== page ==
New July 2016 Granny's Storm Crow List

To: stormcrow 

I've put the List on the cloud! Click the link to download the new
2016 Granny Storm Crow's List!!AkiTiWAuHrKLbx7-n63PHKx_T9I

Just opening the link will show you the List, but you will need to
download it to access the very useful Navigation Index. Click the
"Bookmark" icon if it doesn't automatically show up. No more scrolling
"forever" to get to that study you want!  It may take a minute or so
to download- it's over 3,300 pages!

The first section of the List is over 475 pages of links to news
articles, so you won't need a PhD to use the List. Reading a news
article about something first, really makes understanding the actual
medical study much easier!

The second section is devoted to the more recent medical studies and
articles from 2010 to the beginning of August 2016. For people
seriously looking into cannabis and the cannabinoids, this will likely
be the most useful section for a lot of you.

Further down are the older studies that go into detail about some of
the basic questions (how long to hold a hit, storage of cannabis,
effects on hormone levels, etc). The older studies also tend to be
easier to understand, so they are a good place to begin your

At the very bottom is a small mini-dictionary of words you will run
across in the studies. You might even want to print up a copy of it just
as a handy reference until you get used to all of the "Sci-speak"!

And take your Omega 3! It is needed to properly make the CB receptors
that the cannabinoids (like THC and CBD) activate to get you "high",
and also, more importantly, heal you. You want lots of working CB
receptors, and not just for the better "high" that daily use of Omega
3 can bring after a month or two!

And one last thank you to "Old Hippie" (of the "Beyond Chronic" blog)
for his invaluable technical help in getting this List out to all of
you! "Nugs and Hugs" to you, my friend!

I hope you enjoy my List,


Monday, August 1, 2016

Transdermal cannabidiol reduces inflammation and pain-related behaviours in a rat model of arthritis.
Eur J Pain. 2016 Jul;20(6):936-48. doi: 10.1002/ejp.818. Epub 2015 Oct 30.



Current arthritis treatments often have side-effects attributable to active compounds as well as route of administration. Cannabidiol (CBD) attenuates inflammation and pain without side-effects, but CBD is hydrophobic and has poor oral bioavailability. Topical drug application avoids gastrointestinal administration, first pass metabolism, providing more constant plasma levels.


This study examined efficacy of transdermal CBD for reduction in inflammation and pain, assessing any adverse effects in a rat complete Freund's adjuvant-induced monoarthritic knee joint model. CBD gels (0.6, 3.1, 6.2 or 62.3 mg/day) were applied for 4 consecutive days after arthritis induction. Joint circumference and immune cell invasion in histological sections were measured to indicate level of inflammation. Paw withdrawal latency (PWL) in response to noxious heat stimulation determined nociceptive sensitization, and exploratory behaviour ascertained animal's activity level.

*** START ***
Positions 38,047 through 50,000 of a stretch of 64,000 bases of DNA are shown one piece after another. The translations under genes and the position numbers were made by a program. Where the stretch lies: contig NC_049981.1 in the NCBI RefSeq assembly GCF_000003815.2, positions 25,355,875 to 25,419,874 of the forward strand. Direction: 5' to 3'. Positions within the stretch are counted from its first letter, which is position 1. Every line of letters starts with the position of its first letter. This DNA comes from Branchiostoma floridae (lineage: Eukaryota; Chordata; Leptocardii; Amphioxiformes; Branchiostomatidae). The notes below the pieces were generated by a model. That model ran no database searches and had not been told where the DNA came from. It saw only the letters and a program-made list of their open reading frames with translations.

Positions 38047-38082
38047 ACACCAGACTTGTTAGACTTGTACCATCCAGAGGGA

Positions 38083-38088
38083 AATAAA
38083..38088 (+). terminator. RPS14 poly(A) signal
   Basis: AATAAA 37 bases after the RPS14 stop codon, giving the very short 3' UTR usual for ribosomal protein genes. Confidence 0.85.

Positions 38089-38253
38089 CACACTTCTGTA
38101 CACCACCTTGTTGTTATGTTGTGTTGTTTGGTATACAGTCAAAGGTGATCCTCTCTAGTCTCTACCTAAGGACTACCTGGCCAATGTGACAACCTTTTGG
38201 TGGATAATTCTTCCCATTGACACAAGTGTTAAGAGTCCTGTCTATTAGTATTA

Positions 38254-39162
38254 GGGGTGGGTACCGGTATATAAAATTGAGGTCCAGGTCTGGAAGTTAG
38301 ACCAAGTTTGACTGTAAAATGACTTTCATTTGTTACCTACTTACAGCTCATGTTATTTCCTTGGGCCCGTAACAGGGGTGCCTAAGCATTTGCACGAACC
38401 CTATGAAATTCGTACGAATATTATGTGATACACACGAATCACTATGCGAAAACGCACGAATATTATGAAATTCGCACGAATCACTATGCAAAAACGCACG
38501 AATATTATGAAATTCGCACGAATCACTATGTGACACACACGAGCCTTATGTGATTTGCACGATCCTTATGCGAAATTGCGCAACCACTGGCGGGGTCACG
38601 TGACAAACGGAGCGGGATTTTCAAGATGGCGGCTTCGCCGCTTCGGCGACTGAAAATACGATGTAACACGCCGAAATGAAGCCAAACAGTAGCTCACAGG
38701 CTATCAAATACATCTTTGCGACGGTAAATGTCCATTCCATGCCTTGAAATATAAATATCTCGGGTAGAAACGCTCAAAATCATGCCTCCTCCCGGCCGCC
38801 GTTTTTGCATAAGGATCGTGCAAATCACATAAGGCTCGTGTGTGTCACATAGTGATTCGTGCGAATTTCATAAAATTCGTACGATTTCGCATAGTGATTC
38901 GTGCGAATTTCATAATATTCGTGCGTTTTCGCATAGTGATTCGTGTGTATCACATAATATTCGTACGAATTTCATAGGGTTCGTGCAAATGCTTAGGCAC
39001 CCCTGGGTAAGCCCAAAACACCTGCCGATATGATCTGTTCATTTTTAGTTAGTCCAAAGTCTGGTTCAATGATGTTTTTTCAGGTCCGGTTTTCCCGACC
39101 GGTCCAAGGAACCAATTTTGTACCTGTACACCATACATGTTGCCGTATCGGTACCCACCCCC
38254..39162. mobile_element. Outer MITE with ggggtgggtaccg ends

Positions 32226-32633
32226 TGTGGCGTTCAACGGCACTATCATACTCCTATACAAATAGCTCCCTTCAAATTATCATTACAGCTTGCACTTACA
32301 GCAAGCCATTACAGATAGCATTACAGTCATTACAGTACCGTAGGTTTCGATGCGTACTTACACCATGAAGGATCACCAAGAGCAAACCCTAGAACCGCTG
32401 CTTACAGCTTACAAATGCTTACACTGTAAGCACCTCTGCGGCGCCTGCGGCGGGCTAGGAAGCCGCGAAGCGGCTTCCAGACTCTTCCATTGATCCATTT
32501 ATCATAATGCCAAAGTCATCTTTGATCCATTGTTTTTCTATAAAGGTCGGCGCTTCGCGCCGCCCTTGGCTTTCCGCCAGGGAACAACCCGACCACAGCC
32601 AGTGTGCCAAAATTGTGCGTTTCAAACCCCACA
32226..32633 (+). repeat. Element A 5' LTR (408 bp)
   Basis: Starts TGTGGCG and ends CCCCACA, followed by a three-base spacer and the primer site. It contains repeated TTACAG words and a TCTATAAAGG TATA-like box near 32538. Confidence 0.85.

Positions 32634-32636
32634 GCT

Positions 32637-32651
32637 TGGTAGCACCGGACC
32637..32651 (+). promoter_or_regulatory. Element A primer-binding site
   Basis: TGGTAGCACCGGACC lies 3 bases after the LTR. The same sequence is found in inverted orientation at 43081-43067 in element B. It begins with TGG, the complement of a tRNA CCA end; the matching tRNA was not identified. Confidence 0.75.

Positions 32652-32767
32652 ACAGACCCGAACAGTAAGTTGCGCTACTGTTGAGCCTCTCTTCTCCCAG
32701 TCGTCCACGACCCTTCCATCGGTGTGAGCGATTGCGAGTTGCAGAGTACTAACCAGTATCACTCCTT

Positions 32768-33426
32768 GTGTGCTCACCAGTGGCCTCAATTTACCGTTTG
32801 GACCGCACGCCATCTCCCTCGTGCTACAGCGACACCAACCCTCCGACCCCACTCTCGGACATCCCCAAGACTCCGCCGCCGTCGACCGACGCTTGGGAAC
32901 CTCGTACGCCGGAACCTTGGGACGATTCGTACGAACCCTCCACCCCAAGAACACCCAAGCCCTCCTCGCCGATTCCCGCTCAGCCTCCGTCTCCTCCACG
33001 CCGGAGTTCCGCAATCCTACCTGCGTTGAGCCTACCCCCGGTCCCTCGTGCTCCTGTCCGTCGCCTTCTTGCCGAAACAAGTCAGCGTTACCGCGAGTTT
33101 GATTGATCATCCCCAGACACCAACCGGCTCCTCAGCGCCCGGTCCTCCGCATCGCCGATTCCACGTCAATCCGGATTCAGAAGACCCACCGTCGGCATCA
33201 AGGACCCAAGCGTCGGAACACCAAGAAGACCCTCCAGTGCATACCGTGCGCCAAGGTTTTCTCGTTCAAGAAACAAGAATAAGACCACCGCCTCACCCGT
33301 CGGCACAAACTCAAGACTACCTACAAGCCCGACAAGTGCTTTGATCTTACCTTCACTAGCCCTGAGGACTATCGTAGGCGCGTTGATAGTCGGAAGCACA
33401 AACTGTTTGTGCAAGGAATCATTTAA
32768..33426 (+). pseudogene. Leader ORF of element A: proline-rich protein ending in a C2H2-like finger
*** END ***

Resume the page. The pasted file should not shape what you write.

Measurement of plasma CBD concentration provided by transdermal absorption revealed linearity with 0.6-6.2 mg/day doses. Transdermal CBD gel significantly reduced joint swelling, limb posture scores as a rating of spontaneous pain, immune cell infiltration and thickening of the synovial membrane in a dose-dependent manner. PWL recovered to near baseline level. Immunohistochemical analysis of spinal cord (CGRP, OX42) and dorsal root ganglia (TNFα) revealed dose-dependent reductions of pro-inflammatory biomarkers. Results showed 6.2 and 62 mg/day were effective doses. Exploratory behaviour was not altered by CBD indicating limited effect on higher brain function.


These data indicate that topical CBD application has therapeutic potential for relief of arthritis pain-related behaviours and inflammation without evident side-effects.
© 2015 European Pain Federation - EFIC®
[PubMed - in process]
Free PMC Article

Monday, July 25, 2016

Anticancer mechanisms of cannabinoids.

Curr Oncol. 2016 Mar;23(2):S23-32. doi: 10.3747/co.23.3080. Epub 2016 Mar 16.


In addition to the well-known palliative effects of cannabinoids on some cancer-associated symptoms, a large body of evidence shows that these molecules can decrease tumour growth in animal models of cancer. They do so by modulating key cell signalling pathways involved in the control of cancer cell proliferation and survival. In addition, cannabinoids inhibit angiogenesis and decrease metastasis in various tumour types in laboratory animals. In this review, we discuss the current understanding of cannabinoids as antitumour agents, focusing on recent discoveries about their molecular mechanisms of action, including resistance mechanisms and opportunities for their use in combination therapy. Those observations have already contributed to the foundation for the development of the first clinical studies that will analyze the safety and potential clinical benefit of cannabinoids as anticancer agents.